Deep, steady pressure upon the same tissues caused an effect to be produced upon the viscera which was nearly always the reverse of that following stimulation in the same area.  The pressure, or “inhibition” produced the greater effects the more the joint surfaces were affected.  The effects of the “bony lesion” were secured by holding the vertebrae in positions of strain.  This was usually done by placing the fingers of one hand on opposite sides of the vertebral spines and exerting as much pressure as possible.  It is needless to say that this procedure requires both strength and skill on the part of the operator.  In the accounts of the experiments given in the following chapters this manipulation is called, for the sake of brevity, the “artificial lesion.”  The effects of the artificial lesion are usually the same as the effects of inhibition in the same area, but under abnormal circumstances there are some differences in the nature of the effects produced by these manipulations.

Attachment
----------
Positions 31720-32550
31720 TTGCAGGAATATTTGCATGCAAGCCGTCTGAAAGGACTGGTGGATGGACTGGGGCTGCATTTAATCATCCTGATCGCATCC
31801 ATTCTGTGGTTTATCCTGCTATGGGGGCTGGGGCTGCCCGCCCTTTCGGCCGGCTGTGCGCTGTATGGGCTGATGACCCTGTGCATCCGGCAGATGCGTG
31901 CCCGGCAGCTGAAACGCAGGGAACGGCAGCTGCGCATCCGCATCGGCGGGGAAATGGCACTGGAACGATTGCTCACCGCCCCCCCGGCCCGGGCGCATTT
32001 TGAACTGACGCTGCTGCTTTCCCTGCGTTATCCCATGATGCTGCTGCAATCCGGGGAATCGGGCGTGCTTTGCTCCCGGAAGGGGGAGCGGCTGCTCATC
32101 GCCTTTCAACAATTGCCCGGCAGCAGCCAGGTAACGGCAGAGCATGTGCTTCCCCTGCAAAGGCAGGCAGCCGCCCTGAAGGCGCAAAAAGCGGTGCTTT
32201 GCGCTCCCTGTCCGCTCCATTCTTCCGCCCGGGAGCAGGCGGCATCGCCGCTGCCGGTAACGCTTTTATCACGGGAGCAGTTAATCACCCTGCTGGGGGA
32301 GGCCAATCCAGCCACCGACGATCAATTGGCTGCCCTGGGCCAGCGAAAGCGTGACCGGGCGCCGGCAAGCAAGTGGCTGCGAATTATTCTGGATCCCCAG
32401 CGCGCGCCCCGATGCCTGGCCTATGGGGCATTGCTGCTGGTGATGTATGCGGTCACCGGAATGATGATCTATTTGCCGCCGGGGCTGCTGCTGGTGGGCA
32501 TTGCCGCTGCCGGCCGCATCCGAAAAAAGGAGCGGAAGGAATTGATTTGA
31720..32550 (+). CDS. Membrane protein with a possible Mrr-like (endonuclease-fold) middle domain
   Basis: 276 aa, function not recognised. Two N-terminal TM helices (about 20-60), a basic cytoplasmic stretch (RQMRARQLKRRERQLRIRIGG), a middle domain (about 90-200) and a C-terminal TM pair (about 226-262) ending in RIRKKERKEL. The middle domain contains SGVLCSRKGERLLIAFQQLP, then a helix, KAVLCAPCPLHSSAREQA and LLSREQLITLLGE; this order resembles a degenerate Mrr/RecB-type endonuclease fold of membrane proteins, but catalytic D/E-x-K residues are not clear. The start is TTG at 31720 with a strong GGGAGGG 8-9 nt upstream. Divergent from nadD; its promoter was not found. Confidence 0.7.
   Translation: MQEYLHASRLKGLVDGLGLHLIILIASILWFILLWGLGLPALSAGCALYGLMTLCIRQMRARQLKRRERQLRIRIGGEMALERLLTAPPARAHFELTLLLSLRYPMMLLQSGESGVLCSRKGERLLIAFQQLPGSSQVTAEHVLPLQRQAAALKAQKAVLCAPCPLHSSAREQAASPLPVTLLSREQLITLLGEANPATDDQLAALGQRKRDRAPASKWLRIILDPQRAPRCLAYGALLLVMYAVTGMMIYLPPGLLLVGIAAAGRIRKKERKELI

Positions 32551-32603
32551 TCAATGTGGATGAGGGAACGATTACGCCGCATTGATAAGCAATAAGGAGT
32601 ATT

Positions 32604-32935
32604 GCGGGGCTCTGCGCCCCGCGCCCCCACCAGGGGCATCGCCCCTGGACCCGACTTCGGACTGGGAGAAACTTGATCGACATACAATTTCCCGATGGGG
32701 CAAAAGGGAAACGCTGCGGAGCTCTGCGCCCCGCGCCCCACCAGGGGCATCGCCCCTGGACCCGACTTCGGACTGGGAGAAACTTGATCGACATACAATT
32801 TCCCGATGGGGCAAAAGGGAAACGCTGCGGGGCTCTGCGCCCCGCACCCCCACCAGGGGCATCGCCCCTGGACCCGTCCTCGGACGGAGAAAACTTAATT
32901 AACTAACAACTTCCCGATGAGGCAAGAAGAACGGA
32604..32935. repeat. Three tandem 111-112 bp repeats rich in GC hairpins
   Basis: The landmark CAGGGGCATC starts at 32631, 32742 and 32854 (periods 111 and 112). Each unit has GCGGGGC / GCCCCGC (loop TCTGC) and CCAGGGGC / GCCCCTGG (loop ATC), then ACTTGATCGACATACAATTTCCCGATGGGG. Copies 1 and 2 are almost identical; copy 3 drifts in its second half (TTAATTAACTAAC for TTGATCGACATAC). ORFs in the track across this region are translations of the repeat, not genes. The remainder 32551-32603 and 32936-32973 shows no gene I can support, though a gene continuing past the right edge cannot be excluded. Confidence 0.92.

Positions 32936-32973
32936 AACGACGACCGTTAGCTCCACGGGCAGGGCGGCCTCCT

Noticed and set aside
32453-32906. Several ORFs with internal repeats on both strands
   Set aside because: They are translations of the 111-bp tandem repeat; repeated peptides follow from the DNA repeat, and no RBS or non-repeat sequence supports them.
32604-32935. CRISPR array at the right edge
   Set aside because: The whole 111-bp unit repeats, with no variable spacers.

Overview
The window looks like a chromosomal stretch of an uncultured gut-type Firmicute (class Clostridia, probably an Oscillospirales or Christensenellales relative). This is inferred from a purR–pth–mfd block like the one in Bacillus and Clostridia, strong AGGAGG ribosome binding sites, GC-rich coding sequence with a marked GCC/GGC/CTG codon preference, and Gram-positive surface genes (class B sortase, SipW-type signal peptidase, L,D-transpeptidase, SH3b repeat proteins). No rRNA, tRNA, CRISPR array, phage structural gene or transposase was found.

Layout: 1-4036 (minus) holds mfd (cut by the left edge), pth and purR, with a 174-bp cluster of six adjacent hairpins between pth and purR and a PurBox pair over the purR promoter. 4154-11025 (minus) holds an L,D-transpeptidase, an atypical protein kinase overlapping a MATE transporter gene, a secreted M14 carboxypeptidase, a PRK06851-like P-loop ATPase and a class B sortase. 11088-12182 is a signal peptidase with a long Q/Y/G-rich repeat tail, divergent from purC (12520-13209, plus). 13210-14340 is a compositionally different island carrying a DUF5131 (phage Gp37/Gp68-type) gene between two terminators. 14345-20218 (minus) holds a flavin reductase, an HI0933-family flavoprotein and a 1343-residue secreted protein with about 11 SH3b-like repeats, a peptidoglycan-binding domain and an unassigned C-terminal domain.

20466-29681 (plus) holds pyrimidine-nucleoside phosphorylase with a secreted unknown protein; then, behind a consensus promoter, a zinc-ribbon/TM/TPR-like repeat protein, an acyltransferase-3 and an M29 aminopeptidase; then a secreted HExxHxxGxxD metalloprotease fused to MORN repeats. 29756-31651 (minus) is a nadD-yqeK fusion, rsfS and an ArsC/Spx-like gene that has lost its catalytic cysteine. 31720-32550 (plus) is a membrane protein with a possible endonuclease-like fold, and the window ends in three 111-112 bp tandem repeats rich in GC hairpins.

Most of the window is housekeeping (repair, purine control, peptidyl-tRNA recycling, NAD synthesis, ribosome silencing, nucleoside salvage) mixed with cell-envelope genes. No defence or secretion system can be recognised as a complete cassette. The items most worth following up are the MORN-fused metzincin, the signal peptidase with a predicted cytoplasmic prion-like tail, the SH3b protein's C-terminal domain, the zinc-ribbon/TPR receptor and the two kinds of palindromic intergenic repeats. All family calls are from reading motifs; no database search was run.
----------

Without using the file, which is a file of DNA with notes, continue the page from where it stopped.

The Aim of This Work.

            The ends sought in planning these experiments were as follows:  We hoped to demonstrate, in an undeniable manner, the structural and functional relations underlying the principles of osteopathic therapeutics and diagnosis.

            We hoped to locate the osteopathic centers more exactly by eliminating the complexity of abnormalities which are almost invariably present in clinic cases.

            We hoped to locate other centers whose recognition might aid in making osteopathic diagnosis more exact and osteopathic therapeutics more effective.

            These ends have not been attained in as great a degree as is possible.  The series is to be extended indefinitely.  It is hoped that the publication of such results as have been attained will be of some value to students and physicians, both as indicative of the possibilities of experimental research and of careful clinical records, as well as a proof of the truth and the strength of the principles of osteopathic diagnosis and therapeutics.